No matter how children acquired the gene mutation, people with rhabdoid tumor predisposition syndrome have a 50% (or 1 in 2) chance of passing it on to their children.

Rhabdoid tumor predisposition syndrome diagnosis

Health history 

A health care provider may suspect that your child has rhabdoid tumor predisposition syndrome after studying their medical and family cancer history.

This information helps the health care provider and the genetic counselor know if:

  • There are more cancers than normal in your family
  • These cancers happened at a younger age than expected
  • The cancers are those that are seen in rhabdoid tumor predisposition syndrome

Your provider or genetics counselor may recommend SMARCB1 or SMARCA4 genetic testing if they suspect this condition.

Learn more about genetic testing

Genetic testing for rhabdoid tumor predisposition syndrome 

A blood or tumor tissue sample is sent to a genetic testing lab. The lab runs genetic tests that look for changes in the SMARCB1 or SMARCA4 gene.

If your child has a SMARCB1 or SMARCA4 mutation, the genetic counselor will work with your family to:

  • Find out if other family members should consider testing for a SMARCB1 or SMARCA4 mutation
  • Help your family understand the increased cancer risk from rhabdoid tumor predisposition syndrome
  • Give you information to help with your decisions about prenatal genetic testing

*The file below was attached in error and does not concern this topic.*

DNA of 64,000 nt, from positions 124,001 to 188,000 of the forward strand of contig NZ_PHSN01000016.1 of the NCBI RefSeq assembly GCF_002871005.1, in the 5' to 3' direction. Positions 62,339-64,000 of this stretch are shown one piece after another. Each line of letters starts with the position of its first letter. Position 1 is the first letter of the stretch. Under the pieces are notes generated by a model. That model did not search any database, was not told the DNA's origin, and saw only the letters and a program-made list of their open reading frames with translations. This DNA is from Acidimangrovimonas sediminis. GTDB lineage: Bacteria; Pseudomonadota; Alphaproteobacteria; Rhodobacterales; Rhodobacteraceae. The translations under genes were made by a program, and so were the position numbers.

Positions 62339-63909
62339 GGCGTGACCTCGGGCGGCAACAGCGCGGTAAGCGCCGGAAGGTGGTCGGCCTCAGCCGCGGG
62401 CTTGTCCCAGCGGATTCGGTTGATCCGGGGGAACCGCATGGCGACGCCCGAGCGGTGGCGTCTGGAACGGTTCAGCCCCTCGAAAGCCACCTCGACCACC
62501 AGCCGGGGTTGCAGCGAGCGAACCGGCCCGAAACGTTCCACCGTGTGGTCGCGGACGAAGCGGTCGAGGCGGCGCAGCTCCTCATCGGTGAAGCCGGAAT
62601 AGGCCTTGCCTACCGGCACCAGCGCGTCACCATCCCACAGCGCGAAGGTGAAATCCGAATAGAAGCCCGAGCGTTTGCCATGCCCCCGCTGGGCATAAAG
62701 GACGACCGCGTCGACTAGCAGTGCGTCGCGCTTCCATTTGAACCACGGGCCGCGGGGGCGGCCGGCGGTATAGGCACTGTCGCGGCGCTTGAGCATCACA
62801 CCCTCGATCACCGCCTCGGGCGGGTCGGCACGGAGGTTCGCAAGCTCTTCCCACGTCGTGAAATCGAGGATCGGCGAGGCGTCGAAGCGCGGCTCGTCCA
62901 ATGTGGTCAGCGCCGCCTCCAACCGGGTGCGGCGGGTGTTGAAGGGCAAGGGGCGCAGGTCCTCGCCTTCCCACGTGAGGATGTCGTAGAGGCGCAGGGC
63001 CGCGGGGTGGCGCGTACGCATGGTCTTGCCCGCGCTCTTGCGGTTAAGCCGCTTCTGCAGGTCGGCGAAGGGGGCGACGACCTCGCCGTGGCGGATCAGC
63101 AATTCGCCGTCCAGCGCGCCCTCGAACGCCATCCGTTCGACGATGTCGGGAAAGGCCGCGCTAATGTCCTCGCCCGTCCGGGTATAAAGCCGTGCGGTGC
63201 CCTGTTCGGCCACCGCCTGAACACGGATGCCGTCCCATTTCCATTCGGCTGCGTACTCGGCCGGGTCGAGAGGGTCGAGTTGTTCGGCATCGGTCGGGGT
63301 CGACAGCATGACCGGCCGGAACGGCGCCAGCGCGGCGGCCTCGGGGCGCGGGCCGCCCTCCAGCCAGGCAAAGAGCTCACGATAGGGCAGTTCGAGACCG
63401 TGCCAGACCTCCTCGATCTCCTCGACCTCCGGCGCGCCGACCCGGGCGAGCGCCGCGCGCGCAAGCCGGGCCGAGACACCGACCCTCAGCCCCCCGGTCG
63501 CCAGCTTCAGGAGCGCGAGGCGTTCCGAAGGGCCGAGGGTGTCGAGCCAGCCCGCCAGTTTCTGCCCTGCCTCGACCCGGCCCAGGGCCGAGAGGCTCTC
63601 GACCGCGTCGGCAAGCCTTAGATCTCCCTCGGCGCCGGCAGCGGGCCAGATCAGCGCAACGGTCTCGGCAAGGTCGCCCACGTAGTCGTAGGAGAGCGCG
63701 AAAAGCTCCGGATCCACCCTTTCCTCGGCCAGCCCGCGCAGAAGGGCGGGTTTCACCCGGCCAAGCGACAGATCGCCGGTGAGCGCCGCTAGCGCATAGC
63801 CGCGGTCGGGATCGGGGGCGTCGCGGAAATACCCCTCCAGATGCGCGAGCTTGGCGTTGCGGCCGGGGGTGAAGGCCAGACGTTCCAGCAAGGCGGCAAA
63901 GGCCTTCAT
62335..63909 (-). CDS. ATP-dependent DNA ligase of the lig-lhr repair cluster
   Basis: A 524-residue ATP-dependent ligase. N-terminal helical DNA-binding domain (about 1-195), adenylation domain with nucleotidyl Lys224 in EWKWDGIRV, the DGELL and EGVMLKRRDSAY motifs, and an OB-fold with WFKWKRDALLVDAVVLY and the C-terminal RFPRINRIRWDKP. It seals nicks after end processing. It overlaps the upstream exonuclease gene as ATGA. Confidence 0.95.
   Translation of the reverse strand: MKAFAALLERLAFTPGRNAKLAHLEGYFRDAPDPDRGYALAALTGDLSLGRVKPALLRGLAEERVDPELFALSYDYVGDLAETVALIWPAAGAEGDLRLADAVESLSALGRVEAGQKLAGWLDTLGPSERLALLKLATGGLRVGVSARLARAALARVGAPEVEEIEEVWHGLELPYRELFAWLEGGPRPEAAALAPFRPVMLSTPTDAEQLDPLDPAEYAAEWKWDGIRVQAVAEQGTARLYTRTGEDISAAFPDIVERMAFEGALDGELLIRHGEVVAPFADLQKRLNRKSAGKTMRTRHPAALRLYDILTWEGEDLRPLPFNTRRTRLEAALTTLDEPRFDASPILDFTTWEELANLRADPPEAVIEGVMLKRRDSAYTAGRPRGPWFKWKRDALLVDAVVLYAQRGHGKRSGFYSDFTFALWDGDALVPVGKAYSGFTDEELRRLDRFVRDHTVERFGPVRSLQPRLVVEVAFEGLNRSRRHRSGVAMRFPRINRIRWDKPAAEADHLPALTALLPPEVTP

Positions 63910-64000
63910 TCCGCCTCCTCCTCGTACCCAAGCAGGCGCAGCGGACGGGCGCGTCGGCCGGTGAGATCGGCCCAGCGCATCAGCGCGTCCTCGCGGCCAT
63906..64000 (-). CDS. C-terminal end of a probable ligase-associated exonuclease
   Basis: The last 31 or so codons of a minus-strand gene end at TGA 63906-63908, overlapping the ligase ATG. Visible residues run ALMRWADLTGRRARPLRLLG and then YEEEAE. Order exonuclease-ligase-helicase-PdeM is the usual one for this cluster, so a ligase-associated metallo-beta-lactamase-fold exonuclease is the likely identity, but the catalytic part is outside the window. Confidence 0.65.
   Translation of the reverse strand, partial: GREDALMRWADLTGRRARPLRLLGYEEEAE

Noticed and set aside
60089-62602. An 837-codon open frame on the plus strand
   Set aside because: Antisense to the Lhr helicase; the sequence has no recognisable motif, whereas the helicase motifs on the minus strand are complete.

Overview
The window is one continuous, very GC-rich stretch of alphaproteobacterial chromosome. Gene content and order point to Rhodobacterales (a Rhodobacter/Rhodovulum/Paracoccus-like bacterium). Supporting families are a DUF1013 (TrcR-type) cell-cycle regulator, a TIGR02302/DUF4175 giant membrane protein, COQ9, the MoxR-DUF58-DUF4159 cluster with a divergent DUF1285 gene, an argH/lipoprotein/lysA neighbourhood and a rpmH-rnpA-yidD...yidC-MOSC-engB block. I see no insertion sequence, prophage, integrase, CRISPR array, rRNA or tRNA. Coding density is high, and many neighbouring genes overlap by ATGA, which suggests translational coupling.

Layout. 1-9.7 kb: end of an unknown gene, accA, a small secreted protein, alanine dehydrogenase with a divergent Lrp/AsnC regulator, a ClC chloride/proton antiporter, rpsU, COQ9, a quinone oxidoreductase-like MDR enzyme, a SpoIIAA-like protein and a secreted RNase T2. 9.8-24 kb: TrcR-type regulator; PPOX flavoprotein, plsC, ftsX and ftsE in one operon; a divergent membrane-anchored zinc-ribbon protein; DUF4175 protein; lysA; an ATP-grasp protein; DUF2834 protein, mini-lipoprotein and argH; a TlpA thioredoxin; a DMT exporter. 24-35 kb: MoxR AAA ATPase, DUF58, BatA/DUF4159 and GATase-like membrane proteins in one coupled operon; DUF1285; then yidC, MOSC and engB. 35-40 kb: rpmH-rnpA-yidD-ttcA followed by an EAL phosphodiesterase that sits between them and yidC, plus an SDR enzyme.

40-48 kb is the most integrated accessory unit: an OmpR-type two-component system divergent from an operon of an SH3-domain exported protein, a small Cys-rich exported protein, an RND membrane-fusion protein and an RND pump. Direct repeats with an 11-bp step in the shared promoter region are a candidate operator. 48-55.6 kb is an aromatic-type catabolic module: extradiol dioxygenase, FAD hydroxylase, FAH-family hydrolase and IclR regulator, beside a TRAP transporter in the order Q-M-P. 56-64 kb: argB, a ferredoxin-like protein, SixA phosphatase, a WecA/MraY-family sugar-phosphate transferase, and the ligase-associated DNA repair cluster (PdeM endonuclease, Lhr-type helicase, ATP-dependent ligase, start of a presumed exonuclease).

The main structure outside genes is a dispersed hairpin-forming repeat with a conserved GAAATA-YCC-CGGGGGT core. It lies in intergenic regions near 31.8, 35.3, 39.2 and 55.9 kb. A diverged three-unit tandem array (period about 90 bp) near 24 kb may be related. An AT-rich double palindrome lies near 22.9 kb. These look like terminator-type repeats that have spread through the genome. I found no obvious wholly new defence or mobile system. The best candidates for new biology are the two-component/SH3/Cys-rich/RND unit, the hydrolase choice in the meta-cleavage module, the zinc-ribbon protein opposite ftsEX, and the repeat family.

Genetic testing before or during pregnancy 

Parents may choose to do prenatal testing to find out if a pregnancy is affected with a known SMARCB1 or SMARCA4 mutation. Testing may take place either before pregnancy occurs or during pregnancy.

You should work with a genetic counselor to review the pros and cons of the test. The genetic counselor can also help you prepare for the test results.

Testing before pregnancy is called preimplantation genetic testing (PGT). This special type of genetic testing is done along with in vitro fertilization (IVF). PGT tests embryos for a known SMARCB1 or SMARCA4 mutation before a provider places the embryo into the uterus.

Testing during pregnancy can help providers see if a pregnancy has a known SMARCB1 or SMARCA4 mutation. A doctor gathers cells from the pregnancy in 1 of 2 ways:

  • Chorionic villus sampling (CVS) is done during the first 3 months of pregnancy (1st trimester).
  • Amniocentesis is done after the first 3 months of pregnancy (2nd trimester or later).

After tissue collection, the lab checks the sample for the SMARCB1 or SMARCA4 mutation.

Both tests carry minor risks. Discuss risks with an experienced health care provider or a genetic counselor.

Special concerns for genetic testing 

Take time to think carefully about the benefits and risks of genetic testing. Speak with a genetic counselor before testing. If you decide to get tested, talk with your health care provider or a genetic counselor about your results so you can understand what they mean. 

Sometimes, children or adults with rhabdoid tumor predisposition syndrome feel sad, anxious, or angry after getting their test results. Parents may feel guilty if they pass a SMARCB1 or SMARCA4 gene mutation to 1 or more of their children. People with a SMARCB1 or SMARCA4 gene mutation may also have trouble getting disability or life insurance.